Covered calls: a strategy for the spotlight

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It is a paradox that income has returned to the centre stage of investment just when reliable sources of it are so scarce.

Interest rates on cash are at rock bottom. The yield on a 10-year UK or US government bond is just more than 2 per cent. Once you have allowed for inflation, holding these assets is a recipe for loss. And that is not allowing for the potential for capital loss by holding government debt at this stage in the economic cycle. Investors will have to look beyond traditional options for income.

Step forward equities: the yield on the FTSE 100 index of large UK stocks exceeded that of 10-year UK government bonds early last year. This premium does not look like reversing any time soon.

Fixed interest has long been investors’ favoured source of income. However, one lesson from the financial crisis of 2007-09, when credit markets froze, was that liquidity can be a problem for bonds in extreme conditions. Stockmarkets, however, remained liquid.

The outlook is a positive one for income from dividends. Companies are, in general, well capitalised. They have a number of choices available to them with regard to the piles of cash they are sitting on. They can invest it in growing organically, heading down the mergers and acquisitions trail or returning it to their investors by paying them dividends or buying back shares. For now, the most likely route is the latter. But investors have become uneasy about equity exposure since the financial crisis.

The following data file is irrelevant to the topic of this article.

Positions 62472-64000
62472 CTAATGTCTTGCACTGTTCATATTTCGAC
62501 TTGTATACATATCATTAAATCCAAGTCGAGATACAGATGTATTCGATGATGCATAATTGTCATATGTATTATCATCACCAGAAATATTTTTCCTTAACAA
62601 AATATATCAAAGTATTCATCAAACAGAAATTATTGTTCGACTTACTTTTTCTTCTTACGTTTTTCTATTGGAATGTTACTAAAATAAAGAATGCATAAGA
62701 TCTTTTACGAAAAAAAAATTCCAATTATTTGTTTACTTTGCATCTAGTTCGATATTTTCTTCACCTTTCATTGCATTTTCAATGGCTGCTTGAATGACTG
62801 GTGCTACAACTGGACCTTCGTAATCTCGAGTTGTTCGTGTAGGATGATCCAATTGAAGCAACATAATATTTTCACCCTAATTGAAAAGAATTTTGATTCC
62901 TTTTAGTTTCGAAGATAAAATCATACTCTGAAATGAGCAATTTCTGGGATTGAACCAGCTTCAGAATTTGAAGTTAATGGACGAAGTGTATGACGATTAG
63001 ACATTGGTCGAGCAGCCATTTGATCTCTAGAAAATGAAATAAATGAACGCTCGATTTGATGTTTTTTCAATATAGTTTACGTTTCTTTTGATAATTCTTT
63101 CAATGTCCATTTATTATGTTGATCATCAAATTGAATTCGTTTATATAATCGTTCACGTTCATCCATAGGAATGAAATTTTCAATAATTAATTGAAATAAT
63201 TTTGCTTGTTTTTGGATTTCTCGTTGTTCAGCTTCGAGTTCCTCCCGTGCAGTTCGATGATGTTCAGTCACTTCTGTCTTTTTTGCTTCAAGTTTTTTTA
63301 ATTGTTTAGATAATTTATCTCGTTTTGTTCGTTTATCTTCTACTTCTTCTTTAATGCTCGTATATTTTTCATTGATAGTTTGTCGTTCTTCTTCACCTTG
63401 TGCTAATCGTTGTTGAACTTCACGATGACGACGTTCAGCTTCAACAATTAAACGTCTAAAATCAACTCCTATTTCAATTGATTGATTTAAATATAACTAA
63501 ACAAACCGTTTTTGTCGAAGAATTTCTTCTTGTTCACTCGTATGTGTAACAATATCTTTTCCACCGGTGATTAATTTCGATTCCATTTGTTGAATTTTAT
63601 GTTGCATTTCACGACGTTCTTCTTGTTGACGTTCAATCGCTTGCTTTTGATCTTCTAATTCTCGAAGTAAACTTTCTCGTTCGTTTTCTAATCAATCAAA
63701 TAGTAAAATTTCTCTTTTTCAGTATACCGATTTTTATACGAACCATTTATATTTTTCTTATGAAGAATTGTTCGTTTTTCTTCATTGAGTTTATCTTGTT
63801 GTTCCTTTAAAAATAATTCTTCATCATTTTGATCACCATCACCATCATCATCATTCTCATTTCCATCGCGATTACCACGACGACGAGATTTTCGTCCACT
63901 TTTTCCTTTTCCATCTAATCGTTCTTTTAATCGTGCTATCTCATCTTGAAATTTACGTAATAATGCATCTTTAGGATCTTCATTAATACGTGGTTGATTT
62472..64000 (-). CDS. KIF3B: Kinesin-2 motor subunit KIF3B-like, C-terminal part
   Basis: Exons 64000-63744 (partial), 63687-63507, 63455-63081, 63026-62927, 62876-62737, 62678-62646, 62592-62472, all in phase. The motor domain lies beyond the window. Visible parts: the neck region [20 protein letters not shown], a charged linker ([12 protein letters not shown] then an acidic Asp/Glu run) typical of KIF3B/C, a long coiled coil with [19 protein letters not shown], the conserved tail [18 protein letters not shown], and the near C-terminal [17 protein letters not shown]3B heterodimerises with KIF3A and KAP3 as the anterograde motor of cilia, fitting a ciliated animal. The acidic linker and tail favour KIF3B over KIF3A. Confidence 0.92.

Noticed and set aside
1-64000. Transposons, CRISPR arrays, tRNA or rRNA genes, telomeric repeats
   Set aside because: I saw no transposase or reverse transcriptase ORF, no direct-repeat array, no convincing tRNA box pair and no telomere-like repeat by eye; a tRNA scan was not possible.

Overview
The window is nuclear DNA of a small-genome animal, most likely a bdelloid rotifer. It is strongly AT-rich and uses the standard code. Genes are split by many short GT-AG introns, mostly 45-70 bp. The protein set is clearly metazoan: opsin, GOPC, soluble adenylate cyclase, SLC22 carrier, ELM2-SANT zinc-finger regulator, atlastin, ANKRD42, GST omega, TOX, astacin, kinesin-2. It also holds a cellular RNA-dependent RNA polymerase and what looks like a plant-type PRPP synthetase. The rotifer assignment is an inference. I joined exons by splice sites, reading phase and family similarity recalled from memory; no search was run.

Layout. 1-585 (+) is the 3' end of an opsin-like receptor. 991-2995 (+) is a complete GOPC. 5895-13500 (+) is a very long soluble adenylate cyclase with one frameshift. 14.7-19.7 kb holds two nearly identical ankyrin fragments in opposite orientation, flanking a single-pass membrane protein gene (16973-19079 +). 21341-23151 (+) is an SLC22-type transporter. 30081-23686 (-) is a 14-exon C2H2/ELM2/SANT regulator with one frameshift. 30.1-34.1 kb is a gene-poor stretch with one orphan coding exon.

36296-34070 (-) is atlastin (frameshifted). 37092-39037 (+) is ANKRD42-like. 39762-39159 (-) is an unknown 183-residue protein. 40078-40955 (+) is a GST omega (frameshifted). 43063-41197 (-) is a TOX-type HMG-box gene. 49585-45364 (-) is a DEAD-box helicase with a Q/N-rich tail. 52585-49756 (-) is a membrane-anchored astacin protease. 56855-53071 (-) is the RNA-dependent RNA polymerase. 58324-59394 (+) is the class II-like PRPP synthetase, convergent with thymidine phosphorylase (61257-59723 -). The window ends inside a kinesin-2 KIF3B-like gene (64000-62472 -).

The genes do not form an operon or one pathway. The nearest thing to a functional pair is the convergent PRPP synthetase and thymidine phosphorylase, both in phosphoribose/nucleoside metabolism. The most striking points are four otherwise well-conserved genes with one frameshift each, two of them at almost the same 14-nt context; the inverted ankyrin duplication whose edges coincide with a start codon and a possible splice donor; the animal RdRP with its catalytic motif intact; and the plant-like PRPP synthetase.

Demand for lowering the risk of equities and enhancing their yield has been a long term trend. It ties in neatly with the recently coined phrase, “demographic disdain for equity risk”.There are three elements to this:

• “Safe yield” is in demand, as investors shun “average” expected returns from equity markets while risk is still perceived to be heightened

• Demographics continue to support bonds over equities. This is because developed markets have age profiles increasingly skewed upwards, implying an ingrained preference for ‘safe’ assets

• Emerging market savers aren’t helping either, being discouraged from equity investments due, among other reasons, to less regulated companies and markets

The areas of the equity market with the high quality companies, strong balance sheets and high dividends are in demand, with much of the rest failing to fit investors’ requirements for safety and yield. In short, investors increasingly want a reliable source of income from equities, without the rollercoaster volatility.